Jackie Chan Vs Buster Keaton Vs Harold Lloyd (pointer by Greg Frederick):

Greg Frederick writes:

Cool action and stunt filled video... I often wondered why Jackie Chan's stunts seemed to be comical, well now I know why.


FIDDLER'S JOURNEY TO THE BIG SCREEN (film review by Mark R. Leeper and Evelyn C. Leeper):

FIDDLER'S JOURNEY TO THE BIG SCREEN, directed by Daniel Raim, and written by Daniel Raim and Michael Sragow, is more than a "making-of" documentary. The people involved with making the film talk not just about making the film, but their own backgrounds and emotions, and how they affected their work. The documentary covers backers' initial skepticism about the stage play, and the film, and then covers the making of the film from multiple points of view.

NOTE: See the movie before the documentary; it will not work as well the other way around. (On the other hand, it is probably unlikely that there will be many people who haven't seen the original film who would watch this.)

The film FIDDLER ON THE ROOF enhance the stage play with photographic views of the various lifestyles in Anatevka, beautifully brought to the screen by Norman Jewison. As one would expect, this documentary is illustrated by numerous clips that are familiar from the film,

It is worth noting that Jewison, his name notwithstanding, is not Jewish. In fact, he tells the story of growing up in Toronto with the other children in his school thinking he was Jewish. The various ramifications of that led him to a life of supporting social justice, so it is not surprising that one of his other Academy Award nominations was for IN THE HEAT OF THE NIGHT. (Another was for MOONSTRUCK, a film with many similarities to FIDDLER ON THE ROOF.)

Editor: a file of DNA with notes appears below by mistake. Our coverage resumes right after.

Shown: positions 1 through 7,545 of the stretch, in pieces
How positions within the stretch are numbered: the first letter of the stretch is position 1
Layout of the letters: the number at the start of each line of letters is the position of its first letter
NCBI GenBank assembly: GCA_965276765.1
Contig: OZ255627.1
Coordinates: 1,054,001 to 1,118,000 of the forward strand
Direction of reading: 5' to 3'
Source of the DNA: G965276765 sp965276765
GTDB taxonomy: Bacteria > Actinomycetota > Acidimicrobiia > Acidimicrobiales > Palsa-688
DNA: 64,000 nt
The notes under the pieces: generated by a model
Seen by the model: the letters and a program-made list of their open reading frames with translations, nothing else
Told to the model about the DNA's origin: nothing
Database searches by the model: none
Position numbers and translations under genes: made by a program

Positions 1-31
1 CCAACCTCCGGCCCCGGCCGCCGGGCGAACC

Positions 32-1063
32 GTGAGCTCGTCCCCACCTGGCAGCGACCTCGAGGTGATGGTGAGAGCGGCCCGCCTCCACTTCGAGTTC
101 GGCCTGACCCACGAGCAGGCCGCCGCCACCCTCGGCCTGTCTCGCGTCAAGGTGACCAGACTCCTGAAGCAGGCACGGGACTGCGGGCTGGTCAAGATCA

Jewison had directed musical variety shows on television, a background that served him well while directing FIDDLER ON THE ROOF. He talks about the various people considered for Tevye (including some surprises). As it tells the story of each character being cast one feels like cheering for that casting. This is the story of Tevye the Milkman and his five daughters, but the only ones interviewed are the three oldest daughters, and the stories of their casting and experiences are interleaved, which does tend to make them less individualized.

John Williams was the musical director of the film, a fact not known by many. He is better-known for such little films as STAR WARS, CLOSE ENCOUNTERS OF THE THIRD KIND, etc., etc. (Williams is considered the most popular film composer of all time.)